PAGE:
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Myth: Omnichannel and multichannel marketing are the same thing.
Reality: Not true! While both strategies involve using multiple channels to reach customers, there are important differences between them.
The key difference lies in the level of integration and coordination among the various channels used to engage with customers.
Multichannel marketing uses several channels to promote a product or service, but these channels may not be seamlessly integrated.
In contrast, omnichannel marketing is a holistic approach where the channels are interconnected and work synergistically to deliver a seamless customer experience.
With that said, these are different terms, and there are reasons why merchants and marketers might want to go with one over the other.
To help you choose the right approach for your business, we’re giving you an in-depth rundown of the difference between omnichannel and multichannel marketing.
But before we dive in, let’s lay out the definitions for each approach.
What is multichannel?
Multichannel is the marketing practice of using more than one media channel to communicate with customers and prospects. The channels can include TV, print, social media, email, billboards, display ads, and more.
However, these channels are not necessarily integrated with each other. For example, the content and style of your Facebook ad might be completely different from your promotional emails.
Since each channel functions separately, customers need to go to that specific channel to find the information they want.
How does multichannel marketing work?
It all starts with developing a marketing strategy based on in-depth research.
The goal here is to expand the brand’s reach and maximize conversions by using multiple channels.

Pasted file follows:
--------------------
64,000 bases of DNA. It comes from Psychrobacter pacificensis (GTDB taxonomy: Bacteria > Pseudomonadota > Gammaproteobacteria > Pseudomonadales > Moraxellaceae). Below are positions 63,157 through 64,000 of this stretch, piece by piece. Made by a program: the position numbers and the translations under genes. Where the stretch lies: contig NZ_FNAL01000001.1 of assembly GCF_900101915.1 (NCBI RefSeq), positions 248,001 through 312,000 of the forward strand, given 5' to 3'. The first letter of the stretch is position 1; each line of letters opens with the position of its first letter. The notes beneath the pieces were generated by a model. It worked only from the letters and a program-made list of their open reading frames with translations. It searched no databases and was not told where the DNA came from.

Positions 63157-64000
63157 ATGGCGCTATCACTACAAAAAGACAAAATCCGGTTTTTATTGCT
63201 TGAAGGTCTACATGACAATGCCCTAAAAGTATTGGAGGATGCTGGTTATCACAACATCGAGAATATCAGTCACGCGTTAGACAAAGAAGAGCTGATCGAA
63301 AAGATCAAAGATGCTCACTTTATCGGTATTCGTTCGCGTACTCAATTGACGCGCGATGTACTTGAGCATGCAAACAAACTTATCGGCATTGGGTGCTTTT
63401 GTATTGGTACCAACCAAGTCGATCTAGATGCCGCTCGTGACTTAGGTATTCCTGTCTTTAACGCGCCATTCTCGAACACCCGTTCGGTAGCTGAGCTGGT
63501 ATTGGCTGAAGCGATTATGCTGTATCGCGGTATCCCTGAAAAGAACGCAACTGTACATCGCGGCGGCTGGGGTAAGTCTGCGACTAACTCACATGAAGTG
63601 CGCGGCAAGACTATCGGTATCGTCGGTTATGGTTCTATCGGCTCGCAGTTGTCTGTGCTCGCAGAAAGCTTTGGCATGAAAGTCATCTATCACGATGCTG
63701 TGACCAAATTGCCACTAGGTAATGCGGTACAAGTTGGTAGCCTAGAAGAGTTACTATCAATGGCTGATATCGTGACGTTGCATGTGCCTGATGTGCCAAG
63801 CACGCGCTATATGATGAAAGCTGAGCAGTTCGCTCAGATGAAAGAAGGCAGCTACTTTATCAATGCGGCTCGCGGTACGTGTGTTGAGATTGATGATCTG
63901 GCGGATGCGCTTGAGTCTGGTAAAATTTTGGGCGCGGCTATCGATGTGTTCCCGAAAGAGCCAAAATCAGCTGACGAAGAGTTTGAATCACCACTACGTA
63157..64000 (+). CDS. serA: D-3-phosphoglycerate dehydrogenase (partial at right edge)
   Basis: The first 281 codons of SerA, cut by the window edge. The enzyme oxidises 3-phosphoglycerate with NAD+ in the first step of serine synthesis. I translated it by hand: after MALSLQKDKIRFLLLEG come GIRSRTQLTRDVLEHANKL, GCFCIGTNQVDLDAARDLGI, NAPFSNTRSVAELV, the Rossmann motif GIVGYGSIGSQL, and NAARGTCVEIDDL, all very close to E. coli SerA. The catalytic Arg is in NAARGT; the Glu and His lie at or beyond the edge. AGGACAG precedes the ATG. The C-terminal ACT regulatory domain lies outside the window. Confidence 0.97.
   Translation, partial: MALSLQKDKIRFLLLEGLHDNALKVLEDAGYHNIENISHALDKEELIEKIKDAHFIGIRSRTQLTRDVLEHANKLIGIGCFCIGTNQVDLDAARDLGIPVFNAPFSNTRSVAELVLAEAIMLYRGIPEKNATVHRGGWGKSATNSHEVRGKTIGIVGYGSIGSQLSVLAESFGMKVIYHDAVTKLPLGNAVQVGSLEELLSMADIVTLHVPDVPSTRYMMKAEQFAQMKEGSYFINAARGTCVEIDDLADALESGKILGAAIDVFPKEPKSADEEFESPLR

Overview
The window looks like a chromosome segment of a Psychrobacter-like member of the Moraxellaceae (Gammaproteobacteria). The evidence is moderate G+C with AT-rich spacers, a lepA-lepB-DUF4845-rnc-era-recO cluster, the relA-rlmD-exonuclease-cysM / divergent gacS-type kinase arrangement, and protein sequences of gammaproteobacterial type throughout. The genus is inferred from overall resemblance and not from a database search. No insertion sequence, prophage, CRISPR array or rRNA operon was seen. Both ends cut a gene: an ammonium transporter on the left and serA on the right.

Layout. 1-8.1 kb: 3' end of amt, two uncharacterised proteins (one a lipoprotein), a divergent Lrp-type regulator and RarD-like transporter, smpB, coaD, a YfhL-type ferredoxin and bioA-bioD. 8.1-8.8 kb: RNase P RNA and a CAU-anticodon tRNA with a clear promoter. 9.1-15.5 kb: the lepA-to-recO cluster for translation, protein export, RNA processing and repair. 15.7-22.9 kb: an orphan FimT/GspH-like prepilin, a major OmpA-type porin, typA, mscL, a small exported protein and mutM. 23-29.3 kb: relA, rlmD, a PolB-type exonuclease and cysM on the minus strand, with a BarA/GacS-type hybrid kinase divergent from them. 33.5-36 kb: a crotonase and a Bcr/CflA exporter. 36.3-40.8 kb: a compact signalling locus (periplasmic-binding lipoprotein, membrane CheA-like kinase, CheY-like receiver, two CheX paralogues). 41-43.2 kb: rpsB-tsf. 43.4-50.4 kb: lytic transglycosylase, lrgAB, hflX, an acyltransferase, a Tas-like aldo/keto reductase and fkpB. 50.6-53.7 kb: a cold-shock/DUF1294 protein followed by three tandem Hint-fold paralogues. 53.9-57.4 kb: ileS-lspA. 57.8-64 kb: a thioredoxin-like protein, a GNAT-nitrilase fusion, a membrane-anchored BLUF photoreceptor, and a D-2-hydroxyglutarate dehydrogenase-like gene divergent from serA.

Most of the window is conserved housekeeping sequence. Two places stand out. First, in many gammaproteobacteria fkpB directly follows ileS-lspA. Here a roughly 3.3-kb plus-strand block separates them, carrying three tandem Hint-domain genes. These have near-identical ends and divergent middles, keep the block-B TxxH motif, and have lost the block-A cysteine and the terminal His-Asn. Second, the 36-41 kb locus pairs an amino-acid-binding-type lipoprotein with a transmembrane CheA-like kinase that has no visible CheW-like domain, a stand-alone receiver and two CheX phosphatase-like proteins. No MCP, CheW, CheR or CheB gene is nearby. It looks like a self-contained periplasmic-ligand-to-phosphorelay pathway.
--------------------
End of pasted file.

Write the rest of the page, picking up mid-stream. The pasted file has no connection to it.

While marketers develop channel-specific marketing strategies, there is no attempt to integrate the strategies or the channels.
The typical steps involved in designing a multichannel marketing strategy include:
- Identifying the target audience and creating a buyer persona
- Selecting relevant channels to reach the target audience, such as:
- Retail storefronts
- Content marketing
- Email marketing
- Mobile marketing
- Social media
- Direct mail
- PPC ads
- Developing tailored marketing messages for each channel
- Tracking the performance of each channel separately
- Adjusting the strategy for each channel
What is omnichannel?
Like multichannel, omnichannel also involves multiple channels for customer engagement. In the case of the latter, however, all those marketing channels are integrated with each other in order to create a unified experience for the customer across the board.
In other words, with omnichannel, the customer can seamlessly move between channels on their journey with your brand. Whatever marketing material they see when they visit your website, Facebook page, brick-and-mortar store, or any other channel, will be unified around a single message or concept.
How does omnichannel marketing work?
Here are a few simple omnichannel marketing examples that might help paint a clearer picture: